• by RocketRabbit ( 830691 ) on Tuesday March 12, 2013 @02:49PM (#43151569)

    Thanks, Roblimo, for another Slashvertisement. At least the Reddit stories that are paid placement ads have a blue background.

    Why even have the "interview" shtick, and a better question - why the hell would a person pay money to some jerkass to file a FOIA claim? They are really easy to file yourself.

    Keep this up, Slashdot! Pretty soon you'll be just as credible as a Jimmy Saville endorsed nanny service and have just as many patrons as well.

    • by Anonymous Coward

      Are you kidding? Slashdot is barely a step above supermarket tabloids as it is. Let's see, today we've had: scam promotion [], alien life discovered [], religion helps science [], and government conspiracy (the story you just read).

      Did I say "a step above"? Sorry, I was holding the picture upside down.

  • The simple truth of the matter is often these documents are not laying around where they can be easily handed out, there are costs involved in time and effort to compile the information being requested, reviewing it for confidential information (peoples names, addresses, SSN's, etc.) so it is often not so much about hiding facts as it is not wanting to deal with the headache of complying with what is so often seen as either a casual inquiry, or some nut case that just wants to stir up trouble.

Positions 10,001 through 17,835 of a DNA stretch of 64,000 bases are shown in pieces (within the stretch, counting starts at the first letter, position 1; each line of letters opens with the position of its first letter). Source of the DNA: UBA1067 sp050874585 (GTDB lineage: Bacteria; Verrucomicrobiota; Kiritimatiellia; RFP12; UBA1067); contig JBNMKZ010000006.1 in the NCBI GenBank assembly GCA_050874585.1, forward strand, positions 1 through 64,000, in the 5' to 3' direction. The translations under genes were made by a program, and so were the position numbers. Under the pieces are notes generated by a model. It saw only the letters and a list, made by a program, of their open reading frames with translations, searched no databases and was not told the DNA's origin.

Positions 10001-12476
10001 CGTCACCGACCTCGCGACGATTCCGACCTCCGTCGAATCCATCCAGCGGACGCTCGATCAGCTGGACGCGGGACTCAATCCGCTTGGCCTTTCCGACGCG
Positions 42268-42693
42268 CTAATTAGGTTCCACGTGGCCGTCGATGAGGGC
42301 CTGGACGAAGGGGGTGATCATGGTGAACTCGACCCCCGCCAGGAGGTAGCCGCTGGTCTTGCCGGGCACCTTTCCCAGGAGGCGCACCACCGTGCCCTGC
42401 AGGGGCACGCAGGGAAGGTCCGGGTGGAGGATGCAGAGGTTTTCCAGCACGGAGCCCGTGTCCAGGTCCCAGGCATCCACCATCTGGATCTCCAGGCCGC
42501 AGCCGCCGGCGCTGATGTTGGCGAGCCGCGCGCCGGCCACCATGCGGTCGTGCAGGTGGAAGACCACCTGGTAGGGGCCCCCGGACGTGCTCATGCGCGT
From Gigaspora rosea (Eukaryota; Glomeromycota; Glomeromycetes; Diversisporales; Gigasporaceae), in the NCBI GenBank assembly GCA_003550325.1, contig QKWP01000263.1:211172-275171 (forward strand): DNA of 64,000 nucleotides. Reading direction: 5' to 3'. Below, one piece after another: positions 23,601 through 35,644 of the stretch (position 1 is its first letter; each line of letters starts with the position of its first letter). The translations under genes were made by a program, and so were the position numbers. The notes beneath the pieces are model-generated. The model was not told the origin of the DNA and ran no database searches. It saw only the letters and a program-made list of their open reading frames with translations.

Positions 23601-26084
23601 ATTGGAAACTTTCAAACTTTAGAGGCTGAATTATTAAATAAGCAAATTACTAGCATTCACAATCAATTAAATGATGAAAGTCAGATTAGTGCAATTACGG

• Then funds should be set aside so that all FOIA relevant material be categorized in a way that is easy searchable and accessible. It should be SOP that any non-classified information be formatted in a way that is easy to disseminate electronically for anyone to view.
      • by Isaac-1 ( 233099 )

        The problem with that is it adds 5 hours of paperwork to what would be a simple 5 minute task.

        • Age of Information means that encoding it and categorizing it is just another part of the process in spending from the public coffers. If you spend public money, we want a searchable index of what, when, where, and how. This is not an unreasonable request.
  • "many local, state and federal government bodies would just as soon never tell you anything."
    Not true.
    1) There isn't a procedure in place
    2) To make systems online and available takes time.
    3) It cost money to do so.
    4) request for information is growing at a very fast rate.

    • by Roblimo ( 357 )

      Right. When you were a reporter, all government personnel were gushingly eager to spill all their secrets to you

      When I was one, they weren't. We had to like, dig. And file FOIA requests. And buy drinks for disgruntled administrative assistants.

Those who can, do; those who can't, simulate.